Speed Parts Review: Hurst Billet Shifter


That familiar logo was, is and will always be synonymous with grabbing a cue-ball and rowing through a set of gears in a cavalcade of pony, muscle and modern performance cars around the world and across a wide band of automotive brands build over several decades.

The latest addition to the Cars Illustrated fleet gives us a chance to transport ourselves back to the hey-day of manual shifted drag racing, and imagine ourselves as Grumpy himself, grabbing gears at the Gatornationals inside the all-to-familiar white Camaro…this time it’s a drop-top ’95 Z28 with a T56 6-speed, but it’s still fun to daydream.

So we sat down inside the shop, spread out a box full of parts, a couple of instruction pages and figured we would get 14372042_10210403723590692_4377599386455994462_oas close as we could. One thing that owners love the most is the ability to have full control of the way the car shifts at any given time. In this installation we’ll show some love to the owners of the 4th-Gen F-Bodys, but remember the T56 has been used in everything under the sun from Z28s and Trans Ams to Holden Commodores.  The T56 has earned a great reputation for being not only tough enough to handle moderate power, but also reward the owner with better than average fuel economy.

We got our hands on a Hurst Billet/Plus Shifter performance shifter, the CNC-20161007_112122machined bottom plate comes with a chromed Hurst stick with a (in this case) black shift knob. The great thing about this upgrade is that you have the option to use either the Hurst stick with white knob combination, or the factory stock shifter handle.20161007_112303

Dis-assembly of the center console involves taking a few bolts out, leaning the seat back and….wait, just to make a note – if you have a roll cage of any sort this could present a little problem in your F-body – our fitment vehicle has a 6-point installed and prevented us from fully reclining the seat so we did the rest of the install working around the center console, but it was really not a problem. Disconnecting the cigarette lighter and convertible seat switches were the only thing holding us back from rotating the console into a position to allow us to get to the shifter itself. Then, it is just a matter of removing the screws around the bottom rubber cover and there she was in all it’s glory – a stock..err, wait what is that?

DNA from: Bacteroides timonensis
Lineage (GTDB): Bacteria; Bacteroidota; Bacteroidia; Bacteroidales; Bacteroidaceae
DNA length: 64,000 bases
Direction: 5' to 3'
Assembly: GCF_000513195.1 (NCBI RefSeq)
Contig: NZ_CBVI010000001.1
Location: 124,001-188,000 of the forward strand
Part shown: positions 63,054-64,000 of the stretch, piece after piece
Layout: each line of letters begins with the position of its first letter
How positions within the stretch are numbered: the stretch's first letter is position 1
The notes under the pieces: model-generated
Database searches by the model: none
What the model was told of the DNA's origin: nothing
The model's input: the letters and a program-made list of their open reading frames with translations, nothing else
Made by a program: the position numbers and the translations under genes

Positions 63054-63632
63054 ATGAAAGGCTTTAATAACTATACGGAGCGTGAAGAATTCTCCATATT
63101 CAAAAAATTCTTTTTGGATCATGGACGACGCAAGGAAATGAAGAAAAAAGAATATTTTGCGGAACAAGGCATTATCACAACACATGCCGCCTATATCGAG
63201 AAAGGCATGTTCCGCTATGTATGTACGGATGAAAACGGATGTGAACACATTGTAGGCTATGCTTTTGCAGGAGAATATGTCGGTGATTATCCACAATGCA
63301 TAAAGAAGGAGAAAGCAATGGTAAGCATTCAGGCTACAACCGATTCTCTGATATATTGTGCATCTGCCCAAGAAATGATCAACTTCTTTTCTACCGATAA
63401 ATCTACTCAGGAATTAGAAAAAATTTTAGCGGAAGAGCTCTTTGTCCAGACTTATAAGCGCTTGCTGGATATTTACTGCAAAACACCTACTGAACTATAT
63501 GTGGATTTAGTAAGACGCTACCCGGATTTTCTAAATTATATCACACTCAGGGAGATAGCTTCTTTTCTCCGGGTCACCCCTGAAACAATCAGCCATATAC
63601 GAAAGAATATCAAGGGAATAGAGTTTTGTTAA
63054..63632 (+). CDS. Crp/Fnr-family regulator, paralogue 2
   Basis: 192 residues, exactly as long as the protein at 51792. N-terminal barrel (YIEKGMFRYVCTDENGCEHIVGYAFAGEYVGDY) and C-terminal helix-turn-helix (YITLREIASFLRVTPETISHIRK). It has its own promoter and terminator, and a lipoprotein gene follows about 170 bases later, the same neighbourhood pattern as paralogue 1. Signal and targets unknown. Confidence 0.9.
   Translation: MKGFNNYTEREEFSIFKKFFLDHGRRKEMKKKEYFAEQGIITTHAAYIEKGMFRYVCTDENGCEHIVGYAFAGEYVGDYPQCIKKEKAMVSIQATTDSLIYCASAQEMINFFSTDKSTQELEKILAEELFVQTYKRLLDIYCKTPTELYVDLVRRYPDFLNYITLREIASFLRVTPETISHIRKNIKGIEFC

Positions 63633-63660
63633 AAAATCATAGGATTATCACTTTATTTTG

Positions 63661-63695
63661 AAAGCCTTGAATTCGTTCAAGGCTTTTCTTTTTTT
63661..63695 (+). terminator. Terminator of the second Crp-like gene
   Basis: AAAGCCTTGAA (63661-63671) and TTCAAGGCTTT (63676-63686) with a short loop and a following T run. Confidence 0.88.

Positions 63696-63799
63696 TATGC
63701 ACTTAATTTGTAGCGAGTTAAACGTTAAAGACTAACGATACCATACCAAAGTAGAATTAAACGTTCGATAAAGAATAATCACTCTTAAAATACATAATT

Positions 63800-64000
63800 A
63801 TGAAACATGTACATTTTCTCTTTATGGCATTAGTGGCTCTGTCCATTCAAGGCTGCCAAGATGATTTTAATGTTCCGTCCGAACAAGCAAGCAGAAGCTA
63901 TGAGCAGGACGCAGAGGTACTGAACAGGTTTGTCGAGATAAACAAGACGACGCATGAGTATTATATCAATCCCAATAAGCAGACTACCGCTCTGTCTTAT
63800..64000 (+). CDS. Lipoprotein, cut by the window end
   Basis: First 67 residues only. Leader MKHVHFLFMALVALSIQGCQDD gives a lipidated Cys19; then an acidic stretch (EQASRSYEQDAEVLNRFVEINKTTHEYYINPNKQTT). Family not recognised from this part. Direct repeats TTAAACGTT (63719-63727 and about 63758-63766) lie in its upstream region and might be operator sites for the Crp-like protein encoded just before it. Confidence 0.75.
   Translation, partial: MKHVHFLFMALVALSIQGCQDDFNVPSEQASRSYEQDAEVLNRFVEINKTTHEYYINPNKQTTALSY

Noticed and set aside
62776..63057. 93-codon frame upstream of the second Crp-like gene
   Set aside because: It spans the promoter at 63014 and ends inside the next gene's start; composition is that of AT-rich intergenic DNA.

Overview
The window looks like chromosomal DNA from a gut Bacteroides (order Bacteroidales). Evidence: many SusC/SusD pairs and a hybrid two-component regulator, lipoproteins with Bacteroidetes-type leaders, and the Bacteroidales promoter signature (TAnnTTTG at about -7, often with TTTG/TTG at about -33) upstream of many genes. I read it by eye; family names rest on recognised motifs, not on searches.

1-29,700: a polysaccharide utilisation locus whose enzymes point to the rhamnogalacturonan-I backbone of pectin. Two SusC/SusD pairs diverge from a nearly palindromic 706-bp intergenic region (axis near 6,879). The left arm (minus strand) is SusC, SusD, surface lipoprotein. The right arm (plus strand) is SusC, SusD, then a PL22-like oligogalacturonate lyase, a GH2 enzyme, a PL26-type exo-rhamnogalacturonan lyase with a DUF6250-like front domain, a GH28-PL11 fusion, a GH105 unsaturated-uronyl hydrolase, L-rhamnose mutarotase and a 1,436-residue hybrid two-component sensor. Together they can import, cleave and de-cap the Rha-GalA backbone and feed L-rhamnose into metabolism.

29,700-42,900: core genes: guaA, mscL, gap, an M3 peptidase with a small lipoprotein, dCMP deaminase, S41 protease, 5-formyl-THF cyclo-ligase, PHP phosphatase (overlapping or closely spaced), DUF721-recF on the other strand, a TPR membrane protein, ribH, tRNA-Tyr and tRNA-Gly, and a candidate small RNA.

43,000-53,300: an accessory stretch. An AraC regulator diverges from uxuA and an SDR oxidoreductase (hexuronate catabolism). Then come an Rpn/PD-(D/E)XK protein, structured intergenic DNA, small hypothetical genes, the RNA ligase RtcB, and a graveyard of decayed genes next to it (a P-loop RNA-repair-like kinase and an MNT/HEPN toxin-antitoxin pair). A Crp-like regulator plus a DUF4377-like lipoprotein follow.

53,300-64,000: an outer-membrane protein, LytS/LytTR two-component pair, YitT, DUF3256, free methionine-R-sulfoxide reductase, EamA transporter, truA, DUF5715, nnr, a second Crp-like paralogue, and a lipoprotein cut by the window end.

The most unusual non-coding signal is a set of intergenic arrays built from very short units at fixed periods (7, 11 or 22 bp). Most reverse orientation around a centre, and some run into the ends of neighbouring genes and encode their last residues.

20161007_112659As we got to this point of removing the “stock shifter”, we couldn’t help but notice that someone had already installed a B&M unit at some point in the life of black Z28s time on the road….so even though the Camaro did not have the stock shifter still attached to the T56, the B&M was coming out and the process was made a bit more complicated only due to the fact that now we are working with parts and fastener that are both stock GM and B&M, but Hurst as well – what that consists of is a few extra tools, no big deal at all.

Next steps are pretty routine – follow the directions and you will be fine with only a few basic tools in the garage – un-bolt the old shifter, use a shorty pry-bar to pop the shifter loose from the transmission (a step someone took before was to lay a bead of RTV to the housing to create a seal between the two) and then lifthsf out the shifter and set yourself up for the only part of this install that was in anyway difficult – removing the nylon bushing from the shift fork. Part of the reason the B&M shifter did not live up to excepted feel was the fact that whoever slapped that shifter in skipped one of the most important parts of this upgrade – the bushing in the fork needs to be replaced and after fighting ours for 15/20 minutes with a few different picks, screwdrivers and a pair of needdlenose pliers it was out…note: that little sucker fought hard to come out.

Once out, the rest was as simple as going backwards from the start – drop in the new bushing, set a bead of RTV on the transmission hsmain1, drop in the new Hurst shifter, replace the four bolts, tighten everything down and then replace your rubber boot, plug the cigarette lighter and top switch, rotate the console back into position and replace all the mounting hardware for the console – then with a simple snap of the shifter boot and tightening of the shifter-ball and bammo, your done and ready to go grab some gears.

The installation of the Hurst shifter took less than a half of an hour and the results are easy to feel verses the B&M let alone compared to the stock shifter we have used in other 4th-Gen Camaros. The throw is reduced, giving more better shifts, making this Z28 feel that much more enjoyable to drive. 1-2/3-4 gear changes are vastly better, but what is really improved is the 2-3 shift that is the trickiest of all…you miss that gear, it’s over and your competitor is showing you his/her taillights.

So lets review and skip to the bottom of this little speed parts review…

  • It took us less that 45 minutes from start to finish – 15 minutes of that fighting that nylon bushing.
  • It’s done with basic tools – no need for anything fancy or needed from the Snap On truck
  • The feel and shift quality was significantly better than the stock or the B&M unit that was not installed properly.
  • Cost verses gain might not be huge on the time slip, but the Hurst shifter will put the “missed a shift” turd in the drivers pocket – or whatever is the excuse you got gaped at the light.

Want better feel and control of your T56 let alone the vast array of applications Hurst makes for just about any manual (or automatic) you could think of? Check out see for yourself why the name Hurst has been a choice of so many for so long.





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